The pros:
For ebook services, it provides a higher level of service that distinguishes me from other ebook and indie publishing focused designers. My clients also feel like they are being treated as professionals, which is important in this industry because a lot of people trying to sell them things for their books treat them like idiots. It also gives my clients peace of mind - if they need to make a last-minute change (like, a book with the exact same title is released the day before their planned release date and is getting a lot of attention - good or bad! - the title needs to be changed, on the cover and any promotional materials) they know they can pay someone else to make it if I am not available.

The SVG assets wouldn't reach the same market if I wasn't offering the source files. The customers I sell to are using the files with programs that require a fully editable SVG (cutting machines, embroidery machines, laser cutters, etc.) I used to sell my SVG designs as end products through POD services like RedBubble, but the demand for my style is lower in that market. I've only been selling on Etsy for about a year and only have 30 listings up, but my monthly earnings are already surpassing my RedBubble earnings, which I've had since high school.

Like I said - my situation is not exactly the same as someone offering, say, character commissions - but there's my two cents.
armaina
Oct. 22nd, 2018 12:33 pm (UTC)
I rarely give out full, un-flattened PSDs, I'll give the client a full rez flattened PSDs, but not one with the layers intact. The only time I give out the full PSD is if I know the person I'm giving it to well enough or if it was negotiated during the payment process. I for one would like to know what the motivation is behind having the files and what they intend to use it for, just in case someone is trying to use my images for commercial purposes without paying a licensing fee.

Pros for the client: They can look at how the art is made, get tips on their own work if they also do that. Maybe appreciate the complexity in the piece and the work the artist put into it. They can use pieces of the work more easily in something else such as making banners, icons or profile pics for themselves, or make minor changes without pestering the artist and paying for additional changes, such as markings changed over the years.

Pros for the artist: At most all I can think of is that the client can make minor edits without pestering the artist, but you have to have an artist that's even okay with that in the first place.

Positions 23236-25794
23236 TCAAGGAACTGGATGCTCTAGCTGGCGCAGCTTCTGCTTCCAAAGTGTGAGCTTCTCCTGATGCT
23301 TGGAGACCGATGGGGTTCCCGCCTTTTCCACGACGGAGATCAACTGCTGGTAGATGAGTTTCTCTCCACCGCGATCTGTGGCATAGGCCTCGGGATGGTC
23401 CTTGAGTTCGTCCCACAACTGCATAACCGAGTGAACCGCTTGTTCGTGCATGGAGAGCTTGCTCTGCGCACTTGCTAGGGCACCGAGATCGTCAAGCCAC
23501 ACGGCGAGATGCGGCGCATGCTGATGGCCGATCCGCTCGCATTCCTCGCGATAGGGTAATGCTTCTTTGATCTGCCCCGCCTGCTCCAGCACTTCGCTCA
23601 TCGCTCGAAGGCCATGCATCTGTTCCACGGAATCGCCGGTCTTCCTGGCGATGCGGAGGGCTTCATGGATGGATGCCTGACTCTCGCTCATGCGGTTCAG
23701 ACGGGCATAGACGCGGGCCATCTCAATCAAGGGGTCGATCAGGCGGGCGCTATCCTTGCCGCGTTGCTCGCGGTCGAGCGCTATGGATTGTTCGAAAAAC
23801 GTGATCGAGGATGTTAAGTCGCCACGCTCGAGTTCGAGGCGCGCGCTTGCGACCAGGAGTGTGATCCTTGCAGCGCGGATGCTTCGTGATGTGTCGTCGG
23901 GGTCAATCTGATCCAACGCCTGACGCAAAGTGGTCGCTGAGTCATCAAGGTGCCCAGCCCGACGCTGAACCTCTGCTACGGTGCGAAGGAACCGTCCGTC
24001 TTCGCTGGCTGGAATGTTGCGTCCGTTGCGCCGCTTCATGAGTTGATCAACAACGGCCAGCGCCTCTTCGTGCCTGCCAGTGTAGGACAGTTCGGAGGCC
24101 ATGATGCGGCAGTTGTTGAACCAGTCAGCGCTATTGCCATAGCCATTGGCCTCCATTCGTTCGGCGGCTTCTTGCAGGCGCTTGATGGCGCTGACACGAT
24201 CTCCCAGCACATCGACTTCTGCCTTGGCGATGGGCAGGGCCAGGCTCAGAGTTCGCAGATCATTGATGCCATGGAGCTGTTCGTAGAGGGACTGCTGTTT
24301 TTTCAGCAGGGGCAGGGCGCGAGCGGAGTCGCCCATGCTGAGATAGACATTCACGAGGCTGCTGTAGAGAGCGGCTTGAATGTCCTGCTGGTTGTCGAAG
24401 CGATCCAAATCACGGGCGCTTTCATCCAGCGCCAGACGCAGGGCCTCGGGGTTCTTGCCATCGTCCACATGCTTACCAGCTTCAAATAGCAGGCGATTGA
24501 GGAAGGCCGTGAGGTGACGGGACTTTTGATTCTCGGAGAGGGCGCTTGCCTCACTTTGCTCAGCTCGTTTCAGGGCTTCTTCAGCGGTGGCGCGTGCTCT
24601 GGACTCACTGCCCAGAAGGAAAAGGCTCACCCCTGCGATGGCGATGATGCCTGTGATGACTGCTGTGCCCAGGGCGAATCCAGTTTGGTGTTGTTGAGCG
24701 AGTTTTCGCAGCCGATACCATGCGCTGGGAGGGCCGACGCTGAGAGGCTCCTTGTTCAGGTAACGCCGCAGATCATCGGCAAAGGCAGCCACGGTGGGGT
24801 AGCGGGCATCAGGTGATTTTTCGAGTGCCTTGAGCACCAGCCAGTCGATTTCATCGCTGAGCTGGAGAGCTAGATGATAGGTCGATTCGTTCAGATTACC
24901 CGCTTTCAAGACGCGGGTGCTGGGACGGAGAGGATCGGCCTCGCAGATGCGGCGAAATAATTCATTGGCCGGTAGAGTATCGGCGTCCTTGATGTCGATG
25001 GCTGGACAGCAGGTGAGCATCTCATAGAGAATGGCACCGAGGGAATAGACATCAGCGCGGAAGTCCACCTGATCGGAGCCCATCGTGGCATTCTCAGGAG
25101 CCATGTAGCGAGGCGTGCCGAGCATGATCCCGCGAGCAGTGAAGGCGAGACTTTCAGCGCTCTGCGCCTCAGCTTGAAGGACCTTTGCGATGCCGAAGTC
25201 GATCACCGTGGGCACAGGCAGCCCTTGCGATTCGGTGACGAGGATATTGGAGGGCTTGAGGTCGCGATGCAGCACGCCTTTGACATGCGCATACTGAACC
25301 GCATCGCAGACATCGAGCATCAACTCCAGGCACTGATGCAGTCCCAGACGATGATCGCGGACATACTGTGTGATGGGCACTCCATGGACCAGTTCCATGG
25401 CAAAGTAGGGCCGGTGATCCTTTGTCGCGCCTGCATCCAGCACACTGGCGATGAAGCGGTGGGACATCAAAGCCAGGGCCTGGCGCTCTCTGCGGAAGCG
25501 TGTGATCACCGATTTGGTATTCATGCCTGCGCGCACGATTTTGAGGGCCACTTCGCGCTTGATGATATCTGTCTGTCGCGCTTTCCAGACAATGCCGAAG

Cons for the client: Not understanding what the file and it's process means and giving them more than they actually need, sometimes frustrating them if they don't know what they're getting.

Cons for the artist: The client can use pieces of the work more easily in something else or edit easily. It would mean the client could more easily use the work in derivative pieces without permission or in the REALLY off chance, edit it and pass it off as their own. They can remove the watermarks and re-post wherever and while the artist has the right to get those taken down, it doesn't make it easier. HOWEVER the same can be said of people that re-post their un-watermarked, flattened, high rez images to their gallery.

You don't have to give out the PSD if you don't want to, you don't even have to allow editing, it's entirely up to what the artist in particular is comfortable with.
wuvvumsoc
Oct. 22nd, 2018 01:10 pm (UTC)
Only on a requested basis, due to the time outlay. When I finish a commission I want to just give it to the customer and be done, and not have to worry about delivering extra files in a requested format.
mortymaxwell
Oct. 22nd, 2018 01:41 pm (UTC)
I order a lot of commissions. I appreciate when artists give me PSD or SAI files, because I don't want to lose image quality, I enjoy being able to print my commissions and hang them on my wall, it's cool to see the artist's brushstrokes/awesome details, and if it's a commercial commission, it makes sense to me to get the best version I can. If I've paid a licensing fee, I'd rather have a PSD than a JPEG.